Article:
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Bella: Sentimental journey

Quaint drama serves up a day in the life of two New Yorkers



When sentiment goes head-to-head with substance, the smart money says to bet against gravitas. Audiences loved Bella at the 2006 Toronto Film Festival, presenting Alejandro Gomez Monteverde's schmaltzy drama with its People's Choice Award over more challenging movies such as World War II exposés Indigenes and Black Book. Bella's honor endorses well-meaning but simplistic material over something more dense.

"Sentimental" doesn't have to be a put-down, as long as a filmmaker touches on high emotions without resorting to low manipulations. Mexican-born director Monteverde certainly crafts a heartfelt film about two damaged souls seeking conventional cinematic redemption, but Bella pushes buttons that feel all too familiar.

Bella spends roughly the course of a single day tracking the dawn of a warm, wary relationship between two employees at a high-end Mexican restaurant in Manhattan. Head chef Jose (Eduardo Verástegui), despite his taciturn manner, proves both essential to the eatery and more sensitive to his co-workers than he appears. Outspoken waitress Nina (Tammy Blanchard) pushes against the dictatorial style of too-slick Manny (Manny Perez), who's both the manager and Jose's brother.

When Nina shows up late for work one morning, Manny fires her, although if she only said that she just found out she was pregnant, she doubtlessly would have kept her job. (Bella embraces a cliché that my friend, critic Alonso Duralde, calls, "If We Have This Two-Minute Conversation, The Movie is Over.") Learning of Nina's dismissal, Jose abruptly goes after her, abandoning Manny and the kitchen staff to handle the lunch rush on their own.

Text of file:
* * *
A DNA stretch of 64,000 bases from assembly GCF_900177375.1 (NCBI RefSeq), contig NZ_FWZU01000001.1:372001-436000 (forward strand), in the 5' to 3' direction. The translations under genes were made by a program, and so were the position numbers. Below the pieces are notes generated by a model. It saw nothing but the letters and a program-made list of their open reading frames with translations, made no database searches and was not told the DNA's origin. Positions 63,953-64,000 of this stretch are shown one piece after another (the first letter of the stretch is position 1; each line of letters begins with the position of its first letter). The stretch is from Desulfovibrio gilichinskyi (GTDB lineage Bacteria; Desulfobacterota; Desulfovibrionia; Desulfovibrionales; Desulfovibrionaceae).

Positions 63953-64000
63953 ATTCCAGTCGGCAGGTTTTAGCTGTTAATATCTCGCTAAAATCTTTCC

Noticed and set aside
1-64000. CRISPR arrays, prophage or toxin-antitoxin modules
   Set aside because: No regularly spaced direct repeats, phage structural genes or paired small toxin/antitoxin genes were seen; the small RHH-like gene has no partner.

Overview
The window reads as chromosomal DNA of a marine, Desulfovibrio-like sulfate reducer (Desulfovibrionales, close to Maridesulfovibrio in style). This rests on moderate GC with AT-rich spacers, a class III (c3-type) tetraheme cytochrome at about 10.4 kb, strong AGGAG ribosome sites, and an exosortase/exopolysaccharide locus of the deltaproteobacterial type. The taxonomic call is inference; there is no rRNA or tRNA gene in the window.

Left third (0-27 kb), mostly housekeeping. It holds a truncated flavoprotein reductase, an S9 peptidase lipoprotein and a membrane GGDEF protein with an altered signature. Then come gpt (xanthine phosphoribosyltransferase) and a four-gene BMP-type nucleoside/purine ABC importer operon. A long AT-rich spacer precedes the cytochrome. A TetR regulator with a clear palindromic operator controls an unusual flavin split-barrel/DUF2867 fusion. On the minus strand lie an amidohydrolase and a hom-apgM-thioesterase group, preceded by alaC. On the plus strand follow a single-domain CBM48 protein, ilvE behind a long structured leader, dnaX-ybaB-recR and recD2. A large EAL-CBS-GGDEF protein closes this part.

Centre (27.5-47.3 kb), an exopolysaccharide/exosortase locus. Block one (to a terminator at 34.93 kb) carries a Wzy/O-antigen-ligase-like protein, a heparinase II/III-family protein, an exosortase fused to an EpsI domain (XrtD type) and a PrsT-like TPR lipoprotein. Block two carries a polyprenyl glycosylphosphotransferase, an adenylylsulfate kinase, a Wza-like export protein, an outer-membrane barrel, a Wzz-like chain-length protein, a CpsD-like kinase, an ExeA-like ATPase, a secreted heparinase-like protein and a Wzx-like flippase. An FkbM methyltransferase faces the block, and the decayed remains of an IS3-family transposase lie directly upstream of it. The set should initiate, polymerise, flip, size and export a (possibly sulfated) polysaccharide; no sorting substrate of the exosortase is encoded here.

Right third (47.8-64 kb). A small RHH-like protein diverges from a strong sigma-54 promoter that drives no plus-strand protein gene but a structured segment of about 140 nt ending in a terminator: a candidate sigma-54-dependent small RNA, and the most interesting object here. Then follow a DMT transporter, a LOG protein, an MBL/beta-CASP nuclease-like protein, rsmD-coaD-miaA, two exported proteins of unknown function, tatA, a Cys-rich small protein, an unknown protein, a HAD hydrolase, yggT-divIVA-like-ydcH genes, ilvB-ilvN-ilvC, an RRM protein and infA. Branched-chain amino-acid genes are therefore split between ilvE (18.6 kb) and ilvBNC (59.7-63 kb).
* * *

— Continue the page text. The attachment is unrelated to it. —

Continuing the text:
Bella proves most effective at capturing the joys of playing hooky in New York. Monteverde crafts a Valentine to the Big Apple, but doesn't avoid its bruises – at one point Nina witnesses an out-of-nowhere convenience-store confrontation worthy of Paul Haggis' Crash. Nina and Jose chat with saintly street people, window-shop and lunch at a fancy restaurant, at which Jose might be able to secure her a new job. All the while, Nina grapples over her pregnancy while Jose hints at his own dark secret.

An early scene reveals that a few years earlier, Jose was a clean-cut, soon-to-be soccer star, driving with his manager to a press conference that would announce his $2.2 million contract. Only gradually does the film reveal what caused Jose's downfall: Fortunately, he had brilliant culinary skills to fall back on when pro soccer didn't pan out. In the present-day scenes, Jose's massive beard represents his inner turmoil, and perhaps the self-castigation of a Christian martyr.

Blanchard and Verástegui make a handsome movie couple, and you can appreciate that they're not overglamorized. But they're both a little blank. Verástegui's puppy-dog eyes suggest Colin Farrell, but he lacks the implosiveness that would make Jose's gloom interesting. Blanchard works at conveying Nina's anguish and the close watch she keeps over her softer feelings, but her big close-ups play like rudimentary soap opera fare.

Perez emerges as Bella's stand-out performer, perhaps reflecting the advantages antagonistic roles have over the nice ones. Perez nails Manny's attention to his dapper appearance, his insecurity as a restaurateur and the joy the character takes in playing boss. "That's a good sauce!" he extols to one worker, as if imagining himself as a generous king. It's easy to relish his desperation when Jose walks out. Bella's last scene has suspicious similarities to the finale of Big Night, another film about two brothers at the same restaurant.

Later in the film, Bella features several scenes with Nina being welcomed into the bosom of Jose's loving relatives. The film's eagerness to take joy in good food and happy families, along with its too-tidy upbeat ending, suggest that it has a chance of being an ethnic-themed sleeper hit like My Big Fat Greek Wedding. Bella's despondent themes and New York-centeredness will probably get in the way of it being a hit, but cheap sentiment usually makes for bigger box office than cynicism, cheap or otherwise.

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